Our Stolen Futurea book by Theo Colborn, Dianne Dumanoski, and John Peterson Myers
 
 

 

 
Environmental News Service
3 February 2003

U.S. Atrazine Use Curbed, But Not Halted

By Cat Lazaroff

WASHINGTON, DC, February 3, 2003 (ENS) - The U.S. Environmental Protection Agency (EPA) has taken steps to reduce, but not eliminate, pollution from the herbicide atrazine.

In its latest assessment of atrazine, the EPA concluded that the herbicide may continue to be used, provided that new precautions and measures are implemented to reduce risks to drinking water. Atrazine is one of the most common herbicides used in the U.S., applied to a variety of crops and also used for nonagricultural purposes.

The agency has concluded that risks associated with exposures from food are not of concern, and says exposure from residential uses and exposure to workers are low and have been addressed by changes in product use conditions.
Herbicides sprayed on crops can run off into nearby waterways. (Photo by Doug Wilson, courtesy U.S. Department of Agriculture)
"After the most extensive analysis ever conducted on atrazine, EPA has designed a protective, early alert system to implement rigorous monitoring and fine tuned safeguards to protect drinking water in the communities where atrazine is used," said Stephen Johnson, the EPA's assistant administrator for the office of prevention, pesticides, and toxic substances. "For the most vulnerable watersheds, if the testing shows higher levels of atrazine than we consider acceptable, use of the product will be prohibited in that area."

Critics of the EPA's announcement note that the agency has concluded that that drinking water that is 12 times more contaminated with the herbicide than allowed by law does not pose a health problem. Although more than 75 million pounds of atrazine are applied each year, and more than one million Americans drink water from systems that have exceeded EPA's drinking water standard, the agency will allow widespread use of atrazine to continue.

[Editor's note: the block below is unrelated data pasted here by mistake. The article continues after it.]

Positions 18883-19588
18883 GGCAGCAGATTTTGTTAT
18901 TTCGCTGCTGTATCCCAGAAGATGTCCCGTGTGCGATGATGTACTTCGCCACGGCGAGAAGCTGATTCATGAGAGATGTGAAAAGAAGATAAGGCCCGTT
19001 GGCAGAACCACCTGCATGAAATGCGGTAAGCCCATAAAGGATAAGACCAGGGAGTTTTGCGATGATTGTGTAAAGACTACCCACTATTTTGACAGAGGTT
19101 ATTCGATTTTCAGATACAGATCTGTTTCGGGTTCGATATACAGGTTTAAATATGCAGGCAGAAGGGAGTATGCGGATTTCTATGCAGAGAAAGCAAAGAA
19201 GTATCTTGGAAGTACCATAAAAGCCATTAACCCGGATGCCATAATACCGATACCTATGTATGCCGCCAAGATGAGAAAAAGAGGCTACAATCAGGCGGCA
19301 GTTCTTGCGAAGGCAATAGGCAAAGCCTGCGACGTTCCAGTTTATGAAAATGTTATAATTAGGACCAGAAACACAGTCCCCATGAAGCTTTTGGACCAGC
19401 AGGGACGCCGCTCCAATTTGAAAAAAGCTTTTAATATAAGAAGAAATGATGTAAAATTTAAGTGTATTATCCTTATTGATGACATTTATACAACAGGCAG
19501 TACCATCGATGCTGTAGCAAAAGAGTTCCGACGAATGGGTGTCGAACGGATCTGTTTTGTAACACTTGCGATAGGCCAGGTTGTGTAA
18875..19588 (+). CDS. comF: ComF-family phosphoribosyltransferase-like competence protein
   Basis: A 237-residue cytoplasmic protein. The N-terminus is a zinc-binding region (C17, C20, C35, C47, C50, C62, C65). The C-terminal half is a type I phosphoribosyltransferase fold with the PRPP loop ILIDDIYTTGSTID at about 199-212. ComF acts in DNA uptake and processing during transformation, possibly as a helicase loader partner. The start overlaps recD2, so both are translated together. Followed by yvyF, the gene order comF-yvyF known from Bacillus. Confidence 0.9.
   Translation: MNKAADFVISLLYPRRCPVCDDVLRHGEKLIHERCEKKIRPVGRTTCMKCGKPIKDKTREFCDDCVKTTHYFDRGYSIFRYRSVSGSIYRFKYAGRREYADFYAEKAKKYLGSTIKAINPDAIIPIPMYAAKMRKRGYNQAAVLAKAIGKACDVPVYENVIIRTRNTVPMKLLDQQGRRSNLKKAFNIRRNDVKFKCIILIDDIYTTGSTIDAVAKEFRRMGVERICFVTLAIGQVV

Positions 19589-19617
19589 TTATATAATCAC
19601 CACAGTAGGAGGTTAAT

The agency also plans to allow the manufacturer of atrazine, Syngenta, to monitor contamination and implement drinking water limits. If the level of atrazine in drinking water exceeds a specific amount, the EPA has given Syngenta the responsibility to conduct monitoring and develop a voluntary plan to lower the contamination level.

"We're flabbergasted," said Jennifer Sass, a senior scientist at the Natural Resources Defense Council (NRDC). "We've reviewed the science on atrazine, and it is clear that it is dangerous at levels the EPA says are harmless. And we're shocked that EPA would abdicate its responsibility to protect the public and allow the manufacturer to write the rules."

"The EPA also concluded that atrazine probably does not cause cancer in humans, despite the fact that numerous studies show a link between atrazine and cancer in both humans and animals," Sass added. "Even Syngenta acknowledges that workers at its atrazine plant have elevated levels of prostate cancer. The EPA is ignoring this data."

weeds
The agriculture industry argues that without herbicides like atrazine, crops can be choked by weeds. The field on the left has been treated with an herbicide; the field on the right is untreated. (Photo by Doug Buhler, courtesy Agricultural Research Service)
The program announced by the EPA involves targeted monitoring of raw water entering certain community water systems in areas of atrazine use. Syngenta AG, a Swiss company that is the largest manufacturer of atrazine in the U.S. will be required to conduct test raw water in vulnerable watersheds every week during high use periods for the herbicide.

When atrazine is detected in water above EPA safety standards, the use will be prohibited - perhaps permanently - in that specific watershed area. For all other areas where atrazine might be used, monitoring of finished drinking water for atrazine is already required under the Safe Drinking Water Act (SDWA).

The measures are detailed in the EPA's "Interim Reregistration Eligibility Decision" (IRED), the result of several years of concentrated analysis of the "best and most recently available scientific studies," the agency said.

The EPA said it is continuing to evaluate the potential effects of atrazine on amphibians. Recent studies have suggested that the herbicide may be linked to sexual deformities in frogs, toads and other amphibians.

After the issue is reviewed by a panel of independent scientists, the EPA plans to issue an amended IRED by October 31, 2003.

"Under a consent decree with NRDC, EPA must present this assessment to its scientific advisory panel for review this spring," noted NRDC's Sass. "The panel must assess the scientific data on the merits, and EPA must take action to protect Americans from exposure to this harmful chemical. This chemical is banned in several European countries. It should be banned here."

More information on EPA's review of atrazine is available at: http://www.epa.gov/oppsrrd1/reregistration/atrazine/

 
     
     

 

 

 

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